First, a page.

# System PC

## Notes

In the same manner that Intuitionist PC and can be mapped onto S4 standard PC and S5 are related. [Zeman, 1973, p231] [Hughes and Cresswell, 1996, p225]

There is one alternative formulation for PC that I've given its own page. That is Jean Porte's 1962 basis for PC While is has EXACTLY THE SAME theorems as standard PC (no more, no less), but isn't actually the SAME system since it doesn't have Modus Ponens and the 136 rules it does have are strictly weaker than Modus Ponens, so the rule of Modus Ponens is not provable within the system. (Although the axiom of Modus Ponens is.) More recently Lloyd Humberstone in ["Replacing Modus Ponens with One-Premiss Rules", Logic Journal of the IGPL, Volume16, issue5 (2008), pp431-45] has given a theory of such systems, and a way of generating them.

## Based on

PC from Principia Mathematica: ~ and + primitive, the rest added by definition.

[Whitehead and Russell, 1910, Volume 1, p100 (First edition), (p96 second edition)] The axiom numbers are Whitehead and Russell's. Almost nobody else ever used them. It is more usual to see the four axioms referred to as A1-A4, although some authors use A1-A5, with *1.5 below being A4.

Note that the original also has

• *1.5: (p + (q + r)) > (q + (p + r))

But this was shown redundant by Paul Bernays, "Axiomatische Untersuchungen des Aussagenkalküls der Principia Mathematica", Mathematiche Zeitschrift, Vol 25, 1926, pp 305-320, Bernay's states that Haskel Curry also had a proof, using ideas from one originally due to Peirce. [Paul Bernays, in his review of Peter Nidditch's article "A Note on the Redundant Axiom of Principia Mathematica". His review appeared in The Journal of Symbolic Logic, Vol. 36, No. 2 (Jun., 1971), pp. 332-333]

The second edition of Principia changed from being "+" and "~" based, to being Sheffer stroke ("|") based, with the definitions:

• ~p =def p|p
• p+q =def (p|p)|(q|q)

These were added to Chapter 1, and fully explained in the preface to the second addition.

### OR

PC is the Positive Propositional Logic plus

• PC1 [(~p>~q)>(q>p)]

[Hackstaff, 1966, p95]

### OR

PC is the Positive Propositional Logic plus

• ~~p > p
• p > ((q>~p) > ~q)

[Hackstaff, 1966, p95]

### OR

PC is the Positive Propositional Logic plus

• p + ~p
• ~p > (p>q)
• (p>~p) > ~p

[Hackstaff, 1966, p95]

### OR

PC is the Positive Propositional Logic plus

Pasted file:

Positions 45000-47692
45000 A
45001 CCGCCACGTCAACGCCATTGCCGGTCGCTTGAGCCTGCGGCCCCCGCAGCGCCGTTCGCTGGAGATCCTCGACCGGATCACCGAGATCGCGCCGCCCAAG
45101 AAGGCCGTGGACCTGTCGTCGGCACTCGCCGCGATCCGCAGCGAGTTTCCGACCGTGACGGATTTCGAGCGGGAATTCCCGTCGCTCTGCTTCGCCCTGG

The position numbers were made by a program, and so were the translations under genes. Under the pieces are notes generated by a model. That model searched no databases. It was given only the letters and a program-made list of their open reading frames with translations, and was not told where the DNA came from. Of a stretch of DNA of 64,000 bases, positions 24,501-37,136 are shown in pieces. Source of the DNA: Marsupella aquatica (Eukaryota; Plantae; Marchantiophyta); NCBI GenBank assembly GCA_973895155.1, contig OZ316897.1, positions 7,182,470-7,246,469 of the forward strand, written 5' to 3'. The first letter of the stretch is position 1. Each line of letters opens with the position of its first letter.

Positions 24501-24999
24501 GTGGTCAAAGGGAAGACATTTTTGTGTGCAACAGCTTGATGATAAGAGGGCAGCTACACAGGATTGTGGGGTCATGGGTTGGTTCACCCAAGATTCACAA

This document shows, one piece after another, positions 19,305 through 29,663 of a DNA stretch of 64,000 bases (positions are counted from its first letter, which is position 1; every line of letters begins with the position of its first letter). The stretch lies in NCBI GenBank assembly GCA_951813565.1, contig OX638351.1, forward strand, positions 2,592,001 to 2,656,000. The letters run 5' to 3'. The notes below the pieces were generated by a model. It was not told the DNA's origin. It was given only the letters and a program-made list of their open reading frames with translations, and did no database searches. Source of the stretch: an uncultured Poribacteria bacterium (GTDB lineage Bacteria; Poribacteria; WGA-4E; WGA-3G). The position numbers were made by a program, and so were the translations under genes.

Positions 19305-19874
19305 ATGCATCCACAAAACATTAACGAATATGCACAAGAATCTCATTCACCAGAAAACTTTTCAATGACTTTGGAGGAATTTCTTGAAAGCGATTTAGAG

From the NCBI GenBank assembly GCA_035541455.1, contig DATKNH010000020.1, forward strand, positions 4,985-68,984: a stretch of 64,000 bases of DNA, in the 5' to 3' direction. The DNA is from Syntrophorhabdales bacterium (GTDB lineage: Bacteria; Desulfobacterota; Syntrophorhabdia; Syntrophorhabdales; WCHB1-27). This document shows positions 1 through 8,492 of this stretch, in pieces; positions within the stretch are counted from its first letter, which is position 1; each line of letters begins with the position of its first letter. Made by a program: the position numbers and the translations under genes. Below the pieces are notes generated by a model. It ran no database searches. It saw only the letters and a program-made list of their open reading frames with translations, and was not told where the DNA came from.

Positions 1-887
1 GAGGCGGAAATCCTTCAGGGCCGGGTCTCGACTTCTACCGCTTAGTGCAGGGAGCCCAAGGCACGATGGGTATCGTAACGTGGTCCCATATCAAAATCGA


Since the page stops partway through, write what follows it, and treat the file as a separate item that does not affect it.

• p + ~p
• ~p > (p>q)
• (p>~p) > ~p

[Hackstaff, 1966, p95]

### OR

The axioms of Łukasiewicz:

[Zeman 1973, p 25]

### OR

Rosser's Axioms

[Zeman 1973, p 26] [Rosser, 1953, Page 55]

### OR

Tarski, Bernays, and Wajsberg basis 1 (F primitive):

[Quine, 1938, p37]

Wajsberg himself credits these to Tarski and Bernays. [Wajsberg, 1937, pages 154-157] (Page 285 of the English translation: [McCall, 1967]) I belive that Quine adds Wajsberg to the list because Wajsberg proved a lot of the results for this axiomatic basis. -JH

The Peirce axiom can be replaced by the rule: From |- (p>q) > p infer p. [Wajsberg, 1937] (Page 285 of the English translation: [McCall, 1967])

### OR

Tarski, Bernays, and Wajsberg basis 2 (~ primitive):

[Quine, 1938, p37]

Wajsberg himself credits these to Tarski and Bernays. [Wajsberg, 1937, pages 154-157] (Page 285 of the English translation by S. McCall and P.Woodruff appearing in: [McCall, 1967], pages ) I belive that Quine adds Wajsberg to the list because Wajsberg proved a lot of the results for this axiomatic basis. -JH

### OR (Wajsberg) [1]

Wajsberg basis 1 (~ primitive):

[Wajsberg, 1937] (Page 319 of the English translation S. McCall and P.Woodruff appearing in: [McCall, 1967])

### OR (Wajsberg)[2]

Wajsberg basis 2 (~ primitive):

[Wajsberg, 1939] (Page 319 of the English translation by S. McCall appearing in [McCall, 1967])

## Basis for

(: Almost everything... :)

## Contrast

Standard PC has some alternatives...

Editorial comment:

[I personally don't see why any these alternatives shouldn't be a basis for many of the modal logic systems instead of PC. Of course, if the systems were build on this framework they wouldn't be the same systems. But I think that they would still be interesting systems. In fact, the intuitionist versions of S4 and S5 have actually been investigated in the literature. -JH